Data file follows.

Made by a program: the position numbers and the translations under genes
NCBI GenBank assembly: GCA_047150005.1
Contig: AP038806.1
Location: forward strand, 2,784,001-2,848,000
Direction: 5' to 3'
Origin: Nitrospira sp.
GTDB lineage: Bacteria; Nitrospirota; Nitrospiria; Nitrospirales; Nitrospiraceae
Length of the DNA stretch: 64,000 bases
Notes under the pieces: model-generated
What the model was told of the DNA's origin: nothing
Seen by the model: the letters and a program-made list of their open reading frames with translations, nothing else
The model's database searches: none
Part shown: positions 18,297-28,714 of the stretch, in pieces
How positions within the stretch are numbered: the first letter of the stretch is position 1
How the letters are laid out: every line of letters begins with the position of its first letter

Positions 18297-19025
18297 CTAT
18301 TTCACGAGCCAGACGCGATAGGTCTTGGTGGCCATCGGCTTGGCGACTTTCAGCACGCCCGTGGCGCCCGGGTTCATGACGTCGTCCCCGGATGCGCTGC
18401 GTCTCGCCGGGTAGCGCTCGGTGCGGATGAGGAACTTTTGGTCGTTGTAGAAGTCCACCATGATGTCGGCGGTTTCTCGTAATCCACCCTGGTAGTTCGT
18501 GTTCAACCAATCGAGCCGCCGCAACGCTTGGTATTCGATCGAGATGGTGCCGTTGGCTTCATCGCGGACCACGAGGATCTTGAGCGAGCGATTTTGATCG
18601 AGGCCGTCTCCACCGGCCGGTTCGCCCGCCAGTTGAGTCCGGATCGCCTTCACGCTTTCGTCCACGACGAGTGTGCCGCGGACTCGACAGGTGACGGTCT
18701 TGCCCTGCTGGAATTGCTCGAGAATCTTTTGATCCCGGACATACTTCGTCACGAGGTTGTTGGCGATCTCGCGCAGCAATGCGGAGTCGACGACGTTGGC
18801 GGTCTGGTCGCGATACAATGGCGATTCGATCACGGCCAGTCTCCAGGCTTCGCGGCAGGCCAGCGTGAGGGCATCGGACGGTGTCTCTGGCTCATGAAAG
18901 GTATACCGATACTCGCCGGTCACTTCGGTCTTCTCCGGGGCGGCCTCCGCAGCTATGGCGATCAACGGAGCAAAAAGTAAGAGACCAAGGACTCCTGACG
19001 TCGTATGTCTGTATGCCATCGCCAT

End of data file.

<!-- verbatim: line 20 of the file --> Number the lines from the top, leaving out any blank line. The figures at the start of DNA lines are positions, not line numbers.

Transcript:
18501 GTTCAACCAATCGAGCCGCCGCAACGCTTGGTATTCGATCGAGATGGTGCCGTTGGCTTCATCGCGGACCACGAGGATCTTGAGCGAGCGATTTTGATCG